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Top 5 things to watch in markets in the week ahead By Investing.com


© Reuters

By Noreen Burke

Investing.com — It’s set to be an action-packed week as three of the world’s largest central banks hold policy meetings and three out of the top four U.S. companies by market capitalization are set to report earnings. While the Federal Reserve is expected to slow the pace of interest rate hikes the European Central Bank and the Bank of England are both expected to hike rates by 50 basis points. Friday’s U.S. jobs report will also be in the spotlight and markets in China are re-opening after the Lunar New Year holidays. Here’s what you need to know to start your week.

  1. Fed downshift?

Will the Fed continue to slow the pace of rate hikes in the face of cooling inflation or stick to its guns? Market watchers are widely expecting a rate increase on Wednesday to a range of 4.5% to 4.75%, slowing the size of the increase for a second consecutive meeting.

Investors will be closely watching Fed Chair Jerome Powell’s post policy meeting for any indications of how much higher rates will rise and when officials might consider a pause.

Meanwhile, Friday’s employment report is expected to show that the economy created jobs in January, slowing from 223,000 the previous month, while the is projected to tick up to 3.6%. are expected to slow slightly from the previous month.

The economic calendar for the week also features a report on for December on Wednesday along with ISM PMIs.

  1. ECB to hike by 50 bps; Lagarde to remain hawkish

A rate hike of 50 basis points to 3% from the when it meets on Thursday looks like a done deal – but what happens next remains unclear. Market watchers will be on the lookout for indications of how much further and how fast officials intend to go.

ECB President Christine Lagarde will likely remain hawkish as core inflation remains stubbornly high, despite growing dissent among policymakers, with more dovish voices arguing that inflation has retreated from record highs.

Policy hawks are pushing for more of the same in March, with inflation still well above the ECB’s 2% target.

Before Thursday’s ECB meeting, the Eurozone is to release fourth quarter on Tuesday which is expected to show a small contraction. The bloc is to release data for January on Wednesday, which is expected to have slowed for a third straight month.

  1. BOE to follow Fed and ECB

The , the first of the major central banks to begin hiking rates, is expected to deliver its tenth rate hike since December 2021 on Thursday.

Officials are widely expected to raise rates by 50 basis points to 4%. moderated in December to 10.5%, but it’s still over five times the Bank’s official target and wage growth remains persistently high.

Market watchers will be looking out for indications of whether policymakers think they are near the end of their tightening cycle. Money markets are currently expecting one final 25 basis point hike in March, which would take the Bank Rate to a peak of 4.25%.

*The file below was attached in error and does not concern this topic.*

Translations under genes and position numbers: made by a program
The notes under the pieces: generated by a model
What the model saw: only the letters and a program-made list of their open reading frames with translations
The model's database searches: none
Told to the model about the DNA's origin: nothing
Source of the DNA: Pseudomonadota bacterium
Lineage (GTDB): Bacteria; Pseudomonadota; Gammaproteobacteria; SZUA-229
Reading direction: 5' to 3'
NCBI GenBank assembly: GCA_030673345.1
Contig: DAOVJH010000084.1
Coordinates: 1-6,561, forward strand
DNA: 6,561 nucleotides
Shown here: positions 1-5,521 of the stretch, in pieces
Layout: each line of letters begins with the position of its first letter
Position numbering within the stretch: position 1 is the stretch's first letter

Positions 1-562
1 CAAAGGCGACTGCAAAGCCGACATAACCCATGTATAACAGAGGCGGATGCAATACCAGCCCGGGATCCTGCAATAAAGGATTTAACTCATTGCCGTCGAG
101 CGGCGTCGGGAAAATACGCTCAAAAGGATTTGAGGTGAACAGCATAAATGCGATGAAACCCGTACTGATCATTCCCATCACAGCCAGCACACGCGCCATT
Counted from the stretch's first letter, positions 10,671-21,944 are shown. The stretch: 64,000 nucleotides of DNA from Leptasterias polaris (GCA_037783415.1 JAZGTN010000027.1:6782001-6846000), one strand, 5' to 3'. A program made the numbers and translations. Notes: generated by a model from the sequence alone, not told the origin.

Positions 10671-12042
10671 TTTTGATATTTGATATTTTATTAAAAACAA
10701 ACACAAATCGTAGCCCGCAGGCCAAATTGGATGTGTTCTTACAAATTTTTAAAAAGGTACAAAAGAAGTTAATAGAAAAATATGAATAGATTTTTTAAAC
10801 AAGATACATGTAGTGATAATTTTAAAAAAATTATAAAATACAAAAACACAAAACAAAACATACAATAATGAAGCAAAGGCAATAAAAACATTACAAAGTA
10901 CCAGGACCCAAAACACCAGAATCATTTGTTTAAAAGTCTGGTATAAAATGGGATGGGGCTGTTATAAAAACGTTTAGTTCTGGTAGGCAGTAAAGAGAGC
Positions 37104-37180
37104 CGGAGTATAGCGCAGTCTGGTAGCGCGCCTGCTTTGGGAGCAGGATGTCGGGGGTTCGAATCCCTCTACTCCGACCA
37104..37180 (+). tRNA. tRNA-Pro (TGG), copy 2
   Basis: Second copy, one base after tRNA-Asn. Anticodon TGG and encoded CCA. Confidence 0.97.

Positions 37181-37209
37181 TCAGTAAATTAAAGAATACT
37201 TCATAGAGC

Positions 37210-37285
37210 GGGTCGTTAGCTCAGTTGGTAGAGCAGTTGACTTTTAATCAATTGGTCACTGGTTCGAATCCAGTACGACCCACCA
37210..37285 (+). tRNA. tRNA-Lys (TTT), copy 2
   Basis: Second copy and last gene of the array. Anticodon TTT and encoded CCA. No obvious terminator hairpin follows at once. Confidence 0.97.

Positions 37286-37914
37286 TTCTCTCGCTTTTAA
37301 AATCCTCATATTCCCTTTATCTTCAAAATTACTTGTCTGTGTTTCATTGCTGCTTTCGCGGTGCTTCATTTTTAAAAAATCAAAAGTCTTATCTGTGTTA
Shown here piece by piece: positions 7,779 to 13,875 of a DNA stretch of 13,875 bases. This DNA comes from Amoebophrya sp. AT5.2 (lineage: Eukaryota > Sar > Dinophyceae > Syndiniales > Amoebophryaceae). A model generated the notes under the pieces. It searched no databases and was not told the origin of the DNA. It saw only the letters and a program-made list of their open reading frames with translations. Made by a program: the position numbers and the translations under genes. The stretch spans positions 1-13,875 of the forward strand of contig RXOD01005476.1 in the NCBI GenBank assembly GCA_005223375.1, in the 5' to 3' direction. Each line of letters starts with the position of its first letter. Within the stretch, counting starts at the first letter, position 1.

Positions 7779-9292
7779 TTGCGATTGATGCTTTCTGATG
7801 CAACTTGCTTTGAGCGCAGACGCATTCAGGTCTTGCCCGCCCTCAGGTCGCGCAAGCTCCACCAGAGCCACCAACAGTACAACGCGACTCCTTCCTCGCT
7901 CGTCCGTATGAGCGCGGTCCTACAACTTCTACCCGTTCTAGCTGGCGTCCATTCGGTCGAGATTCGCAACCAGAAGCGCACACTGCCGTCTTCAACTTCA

1. Earnings

Apple (NASDAQ:), Amazon (NASDAQ:) and Alphabet (NASDAQ:) – three of the four largest U.S. companies by market value are all due to report results on Thursday as earnings season gets into full swing. Meta Platforms (NASDAQ:) is due to report on Wednesday.

Microsoft (NASDAQ:), the fourth of the U.S. megacaps, already reported last week. Its cloud business hit Wall Street targets, but it delivered a lackluster forecast that offered little cheer to the broader tech sector.

Tech companies generally are under pressure to grow while cutting costs ahead of a potential recession.

143 of the companies in the have reported so far this earnings season. Of those, 67.8% have beaten Street expectations, slightly better than the 66% long-term average, but well below the 76% beat rate over the past four quarters, according to Refinitiv.

Analysts now see aggregate S&P 500 earnings falling 2.9% year-on-year, compared with the milder 1.6% annual drop seen on Jan. 1, per Refinitiv.

  1. Chinese markets return

Chinese financial markets will return after the week-long Lunar New Year holidays and will look to pick up where they left off – at a five-month peak for mainland blue chips.

Holiday travel inside China surged 74% from last year after authorities scrapped COVID-19 restrictions, state media reported on Saturday. Meanwhile, official data indicated that COVID deaths have dropped about 80% from the peak earlier this month, running counter to worries that holiday travel would trigger a fresh wave of infections.

PMI data on Tuesday will likely show some impact of China’s reopening with sector activity expected to rebound into expansion territory. The sector is expected to remain in contraction, largely due to the timing of the New Year holiday, and next month should see a strong rebound.

–Reuters contributed to this report


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